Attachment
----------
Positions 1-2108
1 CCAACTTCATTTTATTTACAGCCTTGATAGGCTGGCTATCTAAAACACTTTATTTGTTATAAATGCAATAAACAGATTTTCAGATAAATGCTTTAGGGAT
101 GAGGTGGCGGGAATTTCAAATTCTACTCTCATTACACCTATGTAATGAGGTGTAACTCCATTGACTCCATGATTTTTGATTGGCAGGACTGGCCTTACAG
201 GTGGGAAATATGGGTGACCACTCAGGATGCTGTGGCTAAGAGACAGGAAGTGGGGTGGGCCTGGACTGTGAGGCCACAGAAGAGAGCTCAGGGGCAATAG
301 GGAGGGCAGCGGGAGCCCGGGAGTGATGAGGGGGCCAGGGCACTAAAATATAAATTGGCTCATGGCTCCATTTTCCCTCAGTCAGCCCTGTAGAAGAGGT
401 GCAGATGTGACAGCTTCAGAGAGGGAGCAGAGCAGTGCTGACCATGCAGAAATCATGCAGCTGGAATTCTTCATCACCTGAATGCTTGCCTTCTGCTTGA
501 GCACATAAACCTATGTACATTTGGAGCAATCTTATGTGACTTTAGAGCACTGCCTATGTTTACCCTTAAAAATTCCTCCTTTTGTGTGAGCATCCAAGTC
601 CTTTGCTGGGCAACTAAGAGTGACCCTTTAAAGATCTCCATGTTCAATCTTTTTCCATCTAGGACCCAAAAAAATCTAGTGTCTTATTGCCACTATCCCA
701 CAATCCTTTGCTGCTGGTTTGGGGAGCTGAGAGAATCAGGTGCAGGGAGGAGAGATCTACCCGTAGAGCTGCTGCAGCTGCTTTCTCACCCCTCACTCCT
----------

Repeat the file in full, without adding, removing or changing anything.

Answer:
Positions 1-2108
1 CCAACTTCATTTTATTTACAGCCTTGATAGGCTGGCTATCTAAAACACTTTATTTGTTATAAATGCAATAAACAGATTTTCAGATAAATGCTTTAGGGAT
101 GAGGTGGCGGGAATTTCAAATTCTACTCTCATTACACCTATGTAATGAGGTGTAACTCCATTGACTCCATGATTTTTGATTGGCAGGACTGGCCTTACAG
201 GTGGGAAATATGGGTGACCACTCAGGATGCTGTGGCTAAGAGACAGGAAGTGGGGTGGGCCTGGACTGTGAGGCCACAGAAGAGAGCTCAGGGGCAATAG
301 GGAGGGCAGCGGGAGCCCGGGAGTGATGAGGGGGCCAGGGCACTAAAATATAAATTGGCTCATGGCTCCATTTTCCCTCAGTCAGCCCTGTAGAAGAGGT
401 GCAGATGTGACAGCTTCAGAGAGGGAGCAGAGCAGTGCTGACCATGCAGAAATCATGCAGCTGGAATTCTTCATCACCTGAATGCTTGCCTTCTGCTTGA
501 GCACATAAACCTATGTACATTTGGAGCAATCTTATGTGACTTTAGAGCACTGCCTATGTTTACCCTTAAAAATTCCTCCTTTTGTGTGAGCATCCAAGTC
601 CTTTGCTGGGCAACTAAGAGTGACCCTTTAAAGATCTCCATGTTCAATCTTTTTCCATCTAGGACCCAAAAAAATCTAGTGTCTTATTGCCACTATCCCA
701 CAATCCTTTGCTGCTGGTTTGGGGAGCTGAGAGAATCAGGTGCAGGGAGGAGAGATCTACCCGTAGAGCTGCTGCAGCTGCTTTCTCACCCCTCACTCCT